The only rule in Westworld really is that robots can’t harm humans. But other than that, you’re free to do anything you want to. And that’s where it becomes interesting (and scary). You can spend all the day at a whorehouse and screw all the prostitutes there if that’s your cup of tea. You can rob a bank and massacre everyone inside it if that’s more your speed. You can actually terrorize the “inhabitants” of Westworld any way you can think of. And that’s what some patrons actually do when they go there. So not only is Westworld a theme park for the rich, it’s also a place to explore the depravities of your person.
3. Sounds fun right? Sure! Until it isn’t.
Westworld sounds like the perfect playground to live out a person’s fantasies, depraved or otherwise. The great thing about these robots is that they get rebooted every day. Think of her as Lucy in the Adam Sandler movie 50 First Dates who suffers from short-term memory loss. The robots’ (or “livestock” as they are called in the show) memories only last for one day. They won’t remember anything the following day. So even if you blow off the head of the bartender at the local tavern, you’ll be able to see him again the following day smiling at you as if nothing happened. And the best thing about is that they can never hurt real humans.
Of course, the people behind the theme park are always out to improve on their attractions. They are always out to upgrade the software of these robots to make them seem more human. But what happens when these updates encounter a glitch? What if one day they woke up and start to remember the things that happened the day before? How you raped her and made her parents watch before you murdered them. More importantly, what happens when they are finally able to fight back?
4. Westworld has a tremendous cast and crew.
Westworld has a tremendous cast and crew from top to bottom. The show is produced and partially-directed by Jonathan Nolan, the brother of acclaimed director Christopher Nolan from the Batman movies. He actually co-wrote The Dark Knight, The Dark Knight Rises, and Interstellar with his brother. Star Trek and Star Wars director J.J. Abrams also serves as an executive producer for the show. With those guys at the helm, you know the show is in good hands.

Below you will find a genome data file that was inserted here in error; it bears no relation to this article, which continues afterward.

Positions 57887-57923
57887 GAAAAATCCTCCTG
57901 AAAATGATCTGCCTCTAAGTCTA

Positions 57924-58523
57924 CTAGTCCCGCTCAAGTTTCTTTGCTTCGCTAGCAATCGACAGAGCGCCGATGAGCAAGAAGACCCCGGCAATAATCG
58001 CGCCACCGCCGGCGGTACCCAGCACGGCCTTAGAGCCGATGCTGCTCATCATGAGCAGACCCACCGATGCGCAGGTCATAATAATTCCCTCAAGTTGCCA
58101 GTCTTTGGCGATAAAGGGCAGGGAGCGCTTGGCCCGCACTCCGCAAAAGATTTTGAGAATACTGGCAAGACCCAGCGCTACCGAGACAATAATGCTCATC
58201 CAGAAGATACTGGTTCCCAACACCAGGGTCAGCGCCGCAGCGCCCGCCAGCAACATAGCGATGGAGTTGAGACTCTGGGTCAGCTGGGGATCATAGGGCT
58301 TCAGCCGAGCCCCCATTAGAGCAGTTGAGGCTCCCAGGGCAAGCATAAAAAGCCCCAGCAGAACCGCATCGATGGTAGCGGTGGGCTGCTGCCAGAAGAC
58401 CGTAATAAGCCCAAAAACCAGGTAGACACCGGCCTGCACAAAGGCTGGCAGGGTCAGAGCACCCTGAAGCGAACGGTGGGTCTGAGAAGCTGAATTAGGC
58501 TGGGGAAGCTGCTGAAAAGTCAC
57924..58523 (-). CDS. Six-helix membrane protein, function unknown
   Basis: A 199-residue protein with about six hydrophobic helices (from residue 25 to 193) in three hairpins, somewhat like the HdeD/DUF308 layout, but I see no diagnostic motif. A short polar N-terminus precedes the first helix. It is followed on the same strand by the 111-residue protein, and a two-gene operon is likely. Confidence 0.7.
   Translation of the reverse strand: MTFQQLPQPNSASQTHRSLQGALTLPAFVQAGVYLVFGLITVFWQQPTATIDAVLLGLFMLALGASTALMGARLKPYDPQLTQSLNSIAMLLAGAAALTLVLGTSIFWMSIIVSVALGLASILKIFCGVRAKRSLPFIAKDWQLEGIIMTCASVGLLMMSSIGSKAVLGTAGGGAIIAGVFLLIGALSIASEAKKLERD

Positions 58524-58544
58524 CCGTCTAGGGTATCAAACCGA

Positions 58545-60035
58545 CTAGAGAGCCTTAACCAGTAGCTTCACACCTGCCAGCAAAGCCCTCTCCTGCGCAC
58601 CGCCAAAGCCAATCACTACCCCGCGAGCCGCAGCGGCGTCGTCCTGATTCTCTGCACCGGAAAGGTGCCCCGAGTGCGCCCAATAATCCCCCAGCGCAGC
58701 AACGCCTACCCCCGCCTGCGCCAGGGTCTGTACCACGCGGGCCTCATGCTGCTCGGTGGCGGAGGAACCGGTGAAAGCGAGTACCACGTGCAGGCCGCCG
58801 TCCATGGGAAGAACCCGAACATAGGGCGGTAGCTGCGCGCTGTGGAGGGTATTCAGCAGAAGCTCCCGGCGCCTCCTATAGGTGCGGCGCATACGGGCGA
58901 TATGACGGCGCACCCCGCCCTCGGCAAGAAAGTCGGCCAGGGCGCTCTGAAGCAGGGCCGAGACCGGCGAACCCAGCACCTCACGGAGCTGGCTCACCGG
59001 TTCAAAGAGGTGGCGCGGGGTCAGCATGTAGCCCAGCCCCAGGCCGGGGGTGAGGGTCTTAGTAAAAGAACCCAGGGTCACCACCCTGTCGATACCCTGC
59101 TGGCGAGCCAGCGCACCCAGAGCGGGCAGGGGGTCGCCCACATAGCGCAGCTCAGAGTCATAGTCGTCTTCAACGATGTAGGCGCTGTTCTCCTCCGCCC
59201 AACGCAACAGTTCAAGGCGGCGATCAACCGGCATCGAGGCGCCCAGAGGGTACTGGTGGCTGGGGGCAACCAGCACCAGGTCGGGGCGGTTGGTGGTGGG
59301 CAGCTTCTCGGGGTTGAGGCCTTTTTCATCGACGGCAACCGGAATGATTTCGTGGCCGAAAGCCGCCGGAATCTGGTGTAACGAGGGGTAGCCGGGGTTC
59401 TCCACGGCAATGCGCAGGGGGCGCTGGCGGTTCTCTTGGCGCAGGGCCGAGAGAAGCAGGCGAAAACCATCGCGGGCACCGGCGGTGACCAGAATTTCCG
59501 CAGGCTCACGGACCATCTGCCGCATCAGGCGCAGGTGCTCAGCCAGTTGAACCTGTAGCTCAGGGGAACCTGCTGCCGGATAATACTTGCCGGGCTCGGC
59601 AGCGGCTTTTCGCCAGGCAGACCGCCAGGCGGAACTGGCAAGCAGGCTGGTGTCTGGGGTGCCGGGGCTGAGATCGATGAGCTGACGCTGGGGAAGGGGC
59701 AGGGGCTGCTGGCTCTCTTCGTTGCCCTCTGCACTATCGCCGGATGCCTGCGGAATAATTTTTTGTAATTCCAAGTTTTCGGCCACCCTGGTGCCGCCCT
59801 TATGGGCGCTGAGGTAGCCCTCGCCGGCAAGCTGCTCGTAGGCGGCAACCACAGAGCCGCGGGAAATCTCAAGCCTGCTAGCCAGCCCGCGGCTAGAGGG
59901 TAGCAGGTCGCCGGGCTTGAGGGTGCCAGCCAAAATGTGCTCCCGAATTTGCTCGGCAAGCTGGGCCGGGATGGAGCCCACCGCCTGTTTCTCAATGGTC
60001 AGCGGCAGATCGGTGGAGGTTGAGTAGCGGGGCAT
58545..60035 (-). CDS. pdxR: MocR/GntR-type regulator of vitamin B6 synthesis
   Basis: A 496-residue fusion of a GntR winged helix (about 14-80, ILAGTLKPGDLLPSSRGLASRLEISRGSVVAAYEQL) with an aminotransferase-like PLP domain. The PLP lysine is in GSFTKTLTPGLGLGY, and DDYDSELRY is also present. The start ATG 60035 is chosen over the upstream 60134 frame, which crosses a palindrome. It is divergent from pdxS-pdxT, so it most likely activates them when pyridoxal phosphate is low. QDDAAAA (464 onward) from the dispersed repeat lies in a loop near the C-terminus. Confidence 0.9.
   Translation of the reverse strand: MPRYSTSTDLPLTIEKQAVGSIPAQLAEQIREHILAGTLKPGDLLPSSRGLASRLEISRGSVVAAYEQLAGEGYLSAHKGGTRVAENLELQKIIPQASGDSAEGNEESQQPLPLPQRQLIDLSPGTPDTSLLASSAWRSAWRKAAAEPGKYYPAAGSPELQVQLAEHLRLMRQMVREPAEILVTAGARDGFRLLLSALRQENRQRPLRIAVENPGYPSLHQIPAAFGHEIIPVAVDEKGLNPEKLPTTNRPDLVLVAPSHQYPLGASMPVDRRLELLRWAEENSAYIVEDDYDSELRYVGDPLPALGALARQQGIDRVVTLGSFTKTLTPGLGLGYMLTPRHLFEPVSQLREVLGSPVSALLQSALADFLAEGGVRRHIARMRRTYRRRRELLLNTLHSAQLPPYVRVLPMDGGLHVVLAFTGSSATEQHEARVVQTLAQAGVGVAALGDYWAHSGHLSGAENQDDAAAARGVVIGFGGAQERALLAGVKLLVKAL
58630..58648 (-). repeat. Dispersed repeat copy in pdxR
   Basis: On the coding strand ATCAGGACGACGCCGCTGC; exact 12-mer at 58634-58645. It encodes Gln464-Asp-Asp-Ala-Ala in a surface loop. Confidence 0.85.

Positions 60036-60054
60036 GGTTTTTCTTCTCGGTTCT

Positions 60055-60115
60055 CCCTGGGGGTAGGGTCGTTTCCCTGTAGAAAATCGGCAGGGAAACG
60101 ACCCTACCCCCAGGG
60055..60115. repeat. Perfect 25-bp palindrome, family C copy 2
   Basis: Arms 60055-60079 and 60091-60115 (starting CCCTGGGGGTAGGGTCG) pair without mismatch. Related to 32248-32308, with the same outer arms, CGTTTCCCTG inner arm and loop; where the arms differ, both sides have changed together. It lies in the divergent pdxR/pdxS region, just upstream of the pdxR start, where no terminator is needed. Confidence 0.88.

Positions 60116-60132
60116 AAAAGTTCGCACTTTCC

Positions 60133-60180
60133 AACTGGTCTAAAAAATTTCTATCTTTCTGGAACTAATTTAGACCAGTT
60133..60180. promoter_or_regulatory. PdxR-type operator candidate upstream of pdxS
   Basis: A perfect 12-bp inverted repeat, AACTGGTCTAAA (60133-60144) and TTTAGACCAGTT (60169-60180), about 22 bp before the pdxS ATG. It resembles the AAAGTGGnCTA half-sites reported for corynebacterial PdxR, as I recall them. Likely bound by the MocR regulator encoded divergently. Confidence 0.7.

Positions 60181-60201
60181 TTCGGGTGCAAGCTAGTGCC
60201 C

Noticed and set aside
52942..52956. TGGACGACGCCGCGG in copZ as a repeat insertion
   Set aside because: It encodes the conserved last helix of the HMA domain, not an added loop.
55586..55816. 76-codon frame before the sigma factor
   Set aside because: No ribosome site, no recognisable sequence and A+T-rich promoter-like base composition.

The show also boasts of a great cast led by Anthony Hopkins. He plays Dr. Robert Ford, the genius behind everything you see in Westworld but whose agenda remains dubious. He is helped by technician and programmer Bernard played by Jeffrey Wright. But the story’s real focus is on the android inhabitants of the theme park. Evan Rachel Wood plays Dolores, a farmer’s daughter robot whose programmed role is to fall in love with gunslinger Teddy (James Marsden). But their’s is a love story destined to go nowhere since they get rebooted at the end of every day. Ed Harris plays the mysterious “Man in Black”, a patron of the park who in the pilot episode has shown that he has sadistic tendencies. It’s too early to tell how his role plays out but it would seem like he’s the villain of the series.
5. Is it the next Game of Thrones?!
With Game of Thrones inevitably ending soon, audiences and critics alike have been searching for its heir apparent. There are a lot of worthy candidates in terms of quality, but none of them comes close in terms of scale and cultural relevance. Could Westworld be the one to take over?